This project traces the vicissitudes of a radical working-class political movement in colonial India that organized Bombay’s industrial workers under the banner of socialism. Communist Party chronicles have dominated scholarship on the Indian Left, and correctives to this narrative have focused on the subjectivity of colonial workers to suggest that socialism was incompatible with a society insurmountably divided by caste and religion. However, these latter correctives have almost exclusively depended on Bengali-language sources and have directed their attention to the eastern city of Calcutta, which was perhaps the least industrialized metropolis of colonial India.
The Bombay Radicals departs from this scholarship by examining the emergence of a working-class movement in the western city of Bombay, a city powered by textile mills and peopled by migrant labor. Using archival sources in Marathi and Gujarati—the languages spoken by Bombay’s workers—it tells the story of how, in the late nineteenth century, caste reform movements of western India inspired organizations representing the city’s textile workers. After the Bolshevik Revolution of 1917, a group of young organizers—the Bombay Radicals—were inspired by the international working-class movement to expand the tenets of caste reform to encompass all industrial workers in India. They built one of the largest workers’ movements in the colonial world.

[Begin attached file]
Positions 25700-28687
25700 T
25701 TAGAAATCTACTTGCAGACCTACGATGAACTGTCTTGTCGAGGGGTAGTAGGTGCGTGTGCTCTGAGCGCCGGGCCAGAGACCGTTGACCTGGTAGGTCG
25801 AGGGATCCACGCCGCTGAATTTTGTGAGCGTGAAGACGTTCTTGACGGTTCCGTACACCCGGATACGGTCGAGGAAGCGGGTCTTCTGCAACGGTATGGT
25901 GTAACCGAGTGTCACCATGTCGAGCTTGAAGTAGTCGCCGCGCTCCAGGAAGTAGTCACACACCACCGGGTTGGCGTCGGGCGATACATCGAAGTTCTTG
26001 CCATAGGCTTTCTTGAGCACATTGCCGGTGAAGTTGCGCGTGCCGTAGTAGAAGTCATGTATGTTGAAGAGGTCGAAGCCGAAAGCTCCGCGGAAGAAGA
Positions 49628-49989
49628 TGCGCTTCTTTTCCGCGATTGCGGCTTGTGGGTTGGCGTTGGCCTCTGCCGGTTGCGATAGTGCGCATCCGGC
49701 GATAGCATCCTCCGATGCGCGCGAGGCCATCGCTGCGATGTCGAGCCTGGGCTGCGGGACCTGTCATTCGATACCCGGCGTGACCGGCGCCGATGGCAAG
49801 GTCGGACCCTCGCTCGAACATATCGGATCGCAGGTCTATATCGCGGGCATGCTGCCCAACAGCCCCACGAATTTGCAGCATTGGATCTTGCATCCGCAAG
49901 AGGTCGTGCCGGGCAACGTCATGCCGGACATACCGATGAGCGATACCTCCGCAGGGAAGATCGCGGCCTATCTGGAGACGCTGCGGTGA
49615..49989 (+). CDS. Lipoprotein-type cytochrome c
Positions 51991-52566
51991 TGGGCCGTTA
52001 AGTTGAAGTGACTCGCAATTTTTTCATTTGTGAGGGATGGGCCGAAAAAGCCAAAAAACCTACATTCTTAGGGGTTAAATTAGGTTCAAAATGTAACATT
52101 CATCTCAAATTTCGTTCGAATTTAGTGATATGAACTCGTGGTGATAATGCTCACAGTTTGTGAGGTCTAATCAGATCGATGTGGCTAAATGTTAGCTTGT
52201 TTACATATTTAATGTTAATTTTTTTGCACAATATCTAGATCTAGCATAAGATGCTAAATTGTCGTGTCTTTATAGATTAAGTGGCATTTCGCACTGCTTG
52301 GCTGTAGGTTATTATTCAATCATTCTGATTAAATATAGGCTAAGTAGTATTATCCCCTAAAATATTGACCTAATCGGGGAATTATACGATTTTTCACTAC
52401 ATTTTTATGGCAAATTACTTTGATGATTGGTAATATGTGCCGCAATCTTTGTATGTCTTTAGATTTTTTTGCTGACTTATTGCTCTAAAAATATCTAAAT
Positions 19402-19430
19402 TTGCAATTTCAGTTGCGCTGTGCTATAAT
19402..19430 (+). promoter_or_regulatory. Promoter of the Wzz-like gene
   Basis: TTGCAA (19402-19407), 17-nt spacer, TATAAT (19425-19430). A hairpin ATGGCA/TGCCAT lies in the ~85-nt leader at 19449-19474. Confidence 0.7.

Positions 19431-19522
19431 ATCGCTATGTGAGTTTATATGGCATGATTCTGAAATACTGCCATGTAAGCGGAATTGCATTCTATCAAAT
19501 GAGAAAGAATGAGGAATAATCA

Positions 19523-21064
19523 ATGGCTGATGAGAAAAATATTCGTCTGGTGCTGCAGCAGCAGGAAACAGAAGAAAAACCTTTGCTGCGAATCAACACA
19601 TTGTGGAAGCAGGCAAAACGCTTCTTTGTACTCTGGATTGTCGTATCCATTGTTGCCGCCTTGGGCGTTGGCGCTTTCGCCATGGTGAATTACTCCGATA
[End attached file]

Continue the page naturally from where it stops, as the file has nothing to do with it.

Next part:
The Bombay Radicals show that anti-colonial nationalism was a late development, not inevitable, and that social reform could have taken other political directions. The working class movement engendered a new kind of popular mobilization that was ultimately coopted for Indian independence, and even compelled the Indian National Congress’ leader M. K. Gandhi to turn to industrial workers for facilitating the anti-colonial movement.